1. ## Sensitivity/Specificity

Here is my question:

The sensitivity of a screening test is 0.95 and it's specificity is 0.85. The rate of the disease for which the test is used is 0.002. What is the positive predictive value of the test?

I assume the word rate means prevalence? I took .95 minus .85/.95 to get an answer of .055

Does anyone know if this is correct?

2. ## Re: Sensitivity/Specificity

PPV = (sens x prior) / [(sens x prior) + (1 - spec) x (1 - prior)]

sens = sensitivity; spec = specificity; prior = prior probability

= 0.95 x 0.002 / [(0.95 x 0.002) + (1 - 0.85) x (1 - 0.002)]

= 0.0019 / [0.0019 + (0.15 x 0.998)]

= 0.0019 / [0.0019 + 0.1497]

= 0.0019 / 0.1516

= 0.0125

= 1.25%

3. ## Re: Sensitivity/Specificity

Note that PPV is just the probability you really do have the disease given that the test was positive. So once again this is a Bayes theorem question.

4. ## Re: Sensitivity/Specificity

Originally Posted by Dason
Note that PPV is just the probability you really do have the disease given that the test was positive. So once again this is a Bayes theorem question.
Yes, this question can be more robustly answered using the reasoning in Dason's post to your other question about Bayes theorem. The PPV formula quoted is derived from Bayes theorem and to understand it you would need to use first principles as described in Dason's post.

5. ## Re: Sensitivity/Specificity

Oh boy! Ok when I get home I better see if I can give this a shot! Thank you guys...

6. ## Re: Sensitivity/Specificity

In your equation that you typed out here (which is Bayes) you put 1 - 0.85 for the complement of A yet you use .95 for A...Im confused on this part....

7. ## Re: Sensitivity/Specificity

Not quite. .95 was the sensitivity (If we let D+ be "has the disease" and T+ be "tests positive for the disease") then what this says is P(T+|D+) = .95.

.85 was the specificity which tells us that P(T-|D-) = .85. So P(T+|D-) = (1-.85).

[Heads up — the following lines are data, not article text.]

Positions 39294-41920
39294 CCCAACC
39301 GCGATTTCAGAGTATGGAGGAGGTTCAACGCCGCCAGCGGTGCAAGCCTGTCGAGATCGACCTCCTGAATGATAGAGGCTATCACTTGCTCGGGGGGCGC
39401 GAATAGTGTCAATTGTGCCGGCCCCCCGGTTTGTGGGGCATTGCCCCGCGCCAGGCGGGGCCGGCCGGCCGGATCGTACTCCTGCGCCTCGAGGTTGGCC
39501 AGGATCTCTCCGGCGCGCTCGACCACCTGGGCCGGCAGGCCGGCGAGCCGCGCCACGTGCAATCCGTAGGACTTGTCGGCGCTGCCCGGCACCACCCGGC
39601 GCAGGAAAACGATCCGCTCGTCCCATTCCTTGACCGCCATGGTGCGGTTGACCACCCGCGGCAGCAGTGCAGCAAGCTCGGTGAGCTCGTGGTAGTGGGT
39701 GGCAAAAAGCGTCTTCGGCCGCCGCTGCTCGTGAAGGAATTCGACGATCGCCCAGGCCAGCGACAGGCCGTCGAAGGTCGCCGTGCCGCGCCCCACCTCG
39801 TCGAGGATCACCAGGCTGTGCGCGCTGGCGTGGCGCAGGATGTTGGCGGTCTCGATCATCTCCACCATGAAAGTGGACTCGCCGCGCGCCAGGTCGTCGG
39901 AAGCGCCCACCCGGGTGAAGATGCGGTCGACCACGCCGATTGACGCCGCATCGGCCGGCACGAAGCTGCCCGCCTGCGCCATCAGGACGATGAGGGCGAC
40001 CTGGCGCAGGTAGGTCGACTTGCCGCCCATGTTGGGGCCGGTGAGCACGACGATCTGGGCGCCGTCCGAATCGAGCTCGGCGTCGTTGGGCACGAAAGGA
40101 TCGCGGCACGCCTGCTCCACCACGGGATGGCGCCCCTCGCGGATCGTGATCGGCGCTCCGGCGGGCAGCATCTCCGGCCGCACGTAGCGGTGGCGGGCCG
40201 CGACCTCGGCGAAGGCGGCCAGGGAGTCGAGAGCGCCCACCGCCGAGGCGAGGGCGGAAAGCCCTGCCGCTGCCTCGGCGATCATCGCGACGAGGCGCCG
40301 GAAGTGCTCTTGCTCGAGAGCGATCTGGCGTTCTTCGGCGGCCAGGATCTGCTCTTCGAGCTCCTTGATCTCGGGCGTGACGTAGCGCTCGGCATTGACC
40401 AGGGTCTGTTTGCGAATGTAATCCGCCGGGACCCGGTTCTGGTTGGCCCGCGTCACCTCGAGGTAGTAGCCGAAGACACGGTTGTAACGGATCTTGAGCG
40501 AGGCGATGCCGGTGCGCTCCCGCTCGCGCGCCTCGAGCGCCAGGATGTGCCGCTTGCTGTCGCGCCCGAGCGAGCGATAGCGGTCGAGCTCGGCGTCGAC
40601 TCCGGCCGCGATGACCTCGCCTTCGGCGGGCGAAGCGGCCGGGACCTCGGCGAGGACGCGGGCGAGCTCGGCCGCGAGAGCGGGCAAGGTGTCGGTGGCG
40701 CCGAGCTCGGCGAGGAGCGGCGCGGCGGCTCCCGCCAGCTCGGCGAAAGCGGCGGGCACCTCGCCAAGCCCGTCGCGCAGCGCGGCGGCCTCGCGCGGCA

8. ## Re: Sensitivity/Specificity

Ok Dason...I am looking at the actual formula for Bayes. I see that I need to have a number for A, BlA, the complement of A and the complement of BlA....or as you have stated issuing "D" and "T". I was using .95 for A and 0.002 for BlA and then .05 for the complement of A and 0.998 for the complement of BlA but then I have nowhere to put the .85

I am sorry...I know I am not grasping this at all!

To make sure...Bayes is:

P(A) x P(BlA) / P(A) x P(BlA) + P(complement A) x P(complement BlA)

9. ## Re: Sensitivity/Specificity

Here is one of the ten ways I have tried this...

.95 x .002 / (.95x.002) + (.15x.05) =
.202

But the second post said my answer should be .0125?

10. ## Re: Sensitivity/Specificity

Lol ok! I get the correct answer of 0.0125 if I use:

Sensitivity x prevalence/ (sensitivity x prevalence) + (1-specificity)(1-prevalence)

Should I be using this because I can't get the correct answer using Bayes....

11. ## Re: Sensitivity/Specificity

You implied that

P(A|B) = P(A) x P(BlA) / (P(A) x P(BlA) + P(complement A) x P(complement BlA))

But that's not what Bayes theorem says. Using your notation

P(A|B) = P(A) x P(BlA) / (P(A) x P(BlA) + P(complement A) x P(B l complement A))

12. ## Re: Sensitivity/Specificity

Ya, what I did Dason was Google the formula for positive predictive value and used that which I noticed is what was done in the 2nd post of this thread. Is that answer correct?